Relegations: Thomas Curiger (from U23->B-Team); Sven Hellmüller (from B-Team->Anschlussgruppe).

Drop-outs: Andrea Roggo and Térence Risse from Anschlussgruppe, Hanna Müller from B-Team. Andreas Rüdlinger, Sven Aschwanden, Alain Denzler and Raffael Huber were all part of the temporary EOC contenders Team dissolved after EOC 2018.

This years aspect of the Swiss Team history is the number of actual members over the years. No big changes here actually, aside with the reintroduction of the Anschlussgruppe, the number rised the last two years.

fig.2. Numbers of members of the Swiss National Team 1999-2019

And a second aspect. Which part of the Team remains, while how many drop out or get promoted to the Team.
fig.3. Dynamics inside the Swiss Team.
 With medians of 40 remaining, 9 dropping out and 10 getting promoted, we can roughly say that 20% of the Team gets replaced per year.

Dienstag, 21. August 2018

The same complete joke every WOC.

Gustav Bergmann: Another thing I have to write about is the 2-min start interval at the long distance. This has been discussed several times before, but it is a complete joke not to have 3-min interval between the runners. There is way too much grouping. A lot of people, including myself this year, had help from other runners. I can’t see why we can’t have 3-min start interval! The fairness of the sport would improve so much. I can’t see how any other factor can be deemed more important.

Mittwoch, 11. April 2018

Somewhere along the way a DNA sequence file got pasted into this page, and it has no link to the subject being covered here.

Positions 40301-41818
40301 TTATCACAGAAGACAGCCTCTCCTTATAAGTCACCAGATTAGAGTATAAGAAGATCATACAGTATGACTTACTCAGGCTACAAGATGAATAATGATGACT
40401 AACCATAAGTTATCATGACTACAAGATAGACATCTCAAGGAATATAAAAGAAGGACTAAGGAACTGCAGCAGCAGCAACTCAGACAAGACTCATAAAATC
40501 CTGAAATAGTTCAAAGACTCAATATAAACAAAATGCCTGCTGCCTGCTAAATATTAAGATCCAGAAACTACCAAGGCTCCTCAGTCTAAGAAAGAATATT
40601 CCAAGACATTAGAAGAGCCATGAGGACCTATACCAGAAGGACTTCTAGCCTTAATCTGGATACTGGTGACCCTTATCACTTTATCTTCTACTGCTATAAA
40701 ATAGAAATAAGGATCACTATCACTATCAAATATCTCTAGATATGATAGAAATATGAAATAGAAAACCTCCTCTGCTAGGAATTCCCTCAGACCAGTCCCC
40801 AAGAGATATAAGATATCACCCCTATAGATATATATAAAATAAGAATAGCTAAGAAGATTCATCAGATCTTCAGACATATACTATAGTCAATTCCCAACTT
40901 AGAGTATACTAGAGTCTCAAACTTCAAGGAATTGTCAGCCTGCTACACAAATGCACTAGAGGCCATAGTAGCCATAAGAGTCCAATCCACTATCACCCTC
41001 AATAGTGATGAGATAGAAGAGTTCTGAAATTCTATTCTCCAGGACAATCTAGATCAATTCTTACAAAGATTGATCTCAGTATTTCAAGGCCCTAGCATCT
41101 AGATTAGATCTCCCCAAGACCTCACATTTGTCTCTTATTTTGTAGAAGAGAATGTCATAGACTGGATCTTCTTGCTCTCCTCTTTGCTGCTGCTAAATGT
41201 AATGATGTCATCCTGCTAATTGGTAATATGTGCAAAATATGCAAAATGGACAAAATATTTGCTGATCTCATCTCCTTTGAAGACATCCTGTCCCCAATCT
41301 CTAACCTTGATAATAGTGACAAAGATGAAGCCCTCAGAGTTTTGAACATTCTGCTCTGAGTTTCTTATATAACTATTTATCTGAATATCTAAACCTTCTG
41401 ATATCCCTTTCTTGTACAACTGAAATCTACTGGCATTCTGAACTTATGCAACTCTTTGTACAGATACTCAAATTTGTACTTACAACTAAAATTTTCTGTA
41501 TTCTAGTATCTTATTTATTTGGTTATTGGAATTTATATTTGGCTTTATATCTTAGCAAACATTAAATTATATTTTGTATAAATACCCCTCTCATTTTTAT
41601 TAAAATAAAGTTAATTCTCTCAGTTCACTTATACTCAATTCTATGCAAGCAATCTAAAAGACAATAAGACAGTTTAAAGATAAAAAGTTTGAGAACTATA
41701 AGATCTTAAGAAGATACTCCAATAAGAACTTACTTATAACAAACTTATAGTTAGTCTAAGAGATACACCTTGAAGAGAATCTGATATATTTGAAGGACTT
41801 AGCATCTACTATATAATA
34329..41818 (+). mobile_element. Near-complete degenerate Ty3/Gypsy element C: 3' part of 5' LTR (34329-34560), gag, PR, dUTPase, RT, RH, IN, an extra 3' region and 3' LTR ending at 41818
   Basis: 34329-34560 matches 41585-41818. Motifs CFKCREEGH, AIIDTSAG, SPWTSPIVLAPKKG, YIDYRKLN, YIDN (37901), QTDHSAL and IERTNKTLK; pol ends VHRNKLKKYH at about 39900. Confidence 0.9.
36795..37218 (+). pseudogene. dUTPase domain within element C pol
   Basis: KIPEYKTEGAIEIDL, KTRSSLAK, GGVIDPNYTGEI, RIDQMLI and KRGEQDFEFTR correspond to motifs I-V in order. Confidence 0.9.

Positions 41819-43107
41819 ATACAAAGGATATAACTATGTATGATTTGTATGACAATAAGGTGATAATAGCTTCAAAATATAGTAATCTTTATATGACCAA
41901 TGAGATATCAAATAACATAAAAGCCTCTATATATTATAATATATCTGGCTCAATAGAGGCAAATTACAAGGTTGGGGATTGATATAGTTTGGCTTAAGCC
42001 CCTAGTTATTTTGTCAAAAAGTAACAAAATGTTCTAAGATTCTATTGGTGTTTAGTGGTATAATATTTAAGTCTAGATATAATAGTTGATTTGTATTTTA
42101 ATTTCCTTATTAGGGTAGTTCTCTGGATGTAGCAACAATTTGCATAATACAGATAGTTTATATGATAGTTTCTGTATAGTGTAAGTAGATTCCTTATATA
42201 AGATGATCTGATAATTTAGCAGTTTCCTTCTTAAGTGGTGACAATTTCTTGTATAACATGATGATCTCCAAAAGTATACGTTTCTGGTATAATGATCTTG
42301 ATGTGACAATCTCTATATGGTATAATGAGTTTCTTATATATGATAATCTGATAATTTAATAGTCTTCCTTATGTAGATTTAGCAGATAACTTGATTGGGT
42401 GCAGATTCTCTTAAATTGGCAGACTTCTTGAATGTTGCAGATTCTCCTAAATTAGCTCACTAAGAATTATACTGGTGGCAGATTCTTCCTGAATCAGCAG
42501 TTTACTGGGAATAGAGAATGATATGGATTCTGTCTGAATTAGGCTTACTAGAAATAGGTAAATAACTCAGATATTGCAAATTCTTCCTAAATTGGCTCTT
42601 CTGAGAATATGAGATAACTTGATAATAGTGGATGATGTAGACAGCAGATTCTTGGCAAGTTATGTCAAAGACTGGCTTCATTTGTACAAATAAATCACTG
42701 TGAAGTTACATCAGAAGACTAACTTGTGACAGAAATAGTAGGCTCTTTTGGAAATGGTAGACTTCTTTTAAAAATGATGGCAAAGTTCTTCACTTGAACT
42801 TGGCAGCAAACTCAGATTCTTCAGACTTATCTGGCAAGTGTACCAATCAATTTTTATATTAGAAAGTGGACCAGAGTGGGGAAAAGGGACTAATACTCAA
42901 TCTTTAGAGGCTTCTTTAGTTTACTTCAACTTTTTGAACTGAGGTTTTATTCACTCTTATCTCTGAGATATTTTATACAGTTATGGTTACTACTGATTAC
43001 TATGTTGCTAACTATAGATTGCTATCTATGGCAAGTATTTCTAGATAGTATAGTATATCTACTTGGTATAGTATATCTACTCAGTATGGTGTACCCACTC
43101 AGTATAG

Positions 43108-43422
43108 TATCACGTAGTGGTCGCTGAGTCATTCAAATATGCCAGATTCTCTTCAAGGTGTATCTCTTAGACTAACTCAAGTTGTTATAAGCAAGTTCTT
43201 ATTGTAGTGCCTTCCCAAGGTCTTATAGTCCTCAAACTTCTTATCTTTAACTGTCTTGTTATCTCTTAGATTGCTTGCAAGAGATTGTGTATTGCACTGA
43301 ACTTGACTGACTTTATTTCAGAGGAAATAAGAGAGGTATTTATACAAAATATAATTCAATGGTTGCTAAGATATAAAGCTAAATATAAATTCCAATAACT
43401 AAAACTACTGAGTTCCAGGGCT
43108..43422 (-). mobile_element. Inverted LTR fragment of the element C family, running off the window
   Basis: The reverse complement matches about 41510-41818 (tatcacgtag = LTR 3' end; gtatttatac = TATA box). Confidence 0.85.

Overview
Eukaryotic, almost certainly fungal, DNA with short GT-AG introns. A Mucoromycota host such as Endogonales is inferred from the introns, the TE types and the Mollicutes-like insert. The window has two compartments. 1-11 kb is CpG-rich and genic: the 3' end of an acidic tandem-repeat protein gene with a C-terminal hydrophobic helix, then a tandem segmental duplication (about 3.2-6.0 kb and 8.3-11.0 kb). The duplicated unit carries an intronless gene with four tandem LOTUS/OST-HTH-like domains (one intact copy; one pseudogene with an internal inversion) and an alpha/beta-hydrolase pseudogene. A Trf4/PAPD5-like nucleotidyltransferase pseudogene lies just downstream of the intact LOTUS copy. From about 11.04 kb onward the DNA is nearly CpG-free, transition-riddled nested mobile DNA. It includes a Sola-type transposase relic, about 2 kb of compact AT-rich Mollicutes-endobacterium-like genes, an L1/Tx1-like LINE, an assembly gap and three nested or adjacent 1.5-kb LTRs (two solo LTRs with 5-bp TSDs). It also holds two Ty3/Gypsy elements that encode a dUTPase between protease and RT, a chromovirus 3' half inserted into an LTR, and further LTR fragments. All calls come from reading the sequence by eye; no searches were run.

What is a good re-run curve?

Well, the after-noon after the Swiss Team Selection Sprint in Novaggio a so called re-run was held. The athletes were allowed to enter the terrain after the Sprint, then re-embargoed and about three hours later started to a second run on the same course.

fig.1. Performance index of the Sprint (blue) and re-run (red)

A basic idea of such a re-run is to characterize an athletes running and technical performance, as to get a perspective of the athletes potential. So what do we see here?

1) The position of the peak of the red curve represents an athletes running potential. The more right the peak lies, the better. The more pointed the line is, the more all-round the athletes running skills. In the actual case the tip of the curve is relatively broad. That is an indication for varying running skills for different type of terrain (uphill, flat, downhill, stairs a.s.o.).

2) The difference of the both blue and red peaks positions represent the degree to which "orienteering" is slowing down an athlete. In the actual case the peaks are about 8% apart.

3) The shape/pointedness of the blue line represents the stability of an athletes orienteering performance. In the actual case, the athlete suffered two smaller and one bigger miss.

Keep in mind, that the Performance Index is represented "by control". Relatively small misses on short controls get more weight compared to bigger misses on longer controls.

Some more examples

fig.2. Another athlete... Compared to the first one, this athlete is competing close to its running capacity (peaks only 1.2% apart), but its orienteering is not stable. The red peak is a bit more pointed than for athlete 1.

fig.3. Another athlete ... had a close to perfect day. :-) . With a small peak difference of 2.7% and two pointed shapes.

fig.4 So what about this athlete... :-)

fig.5. Two athletes in comparison. blue & green from the one, red and purple from the other. Both ended up with the same running time for the sprint. What do you see here?

So well. I started with a question and  I hope, you can answer it yourself now, can you?

(The more pointed and to the right the re-run the better, the more pointed and close to the red the blue one is, the better)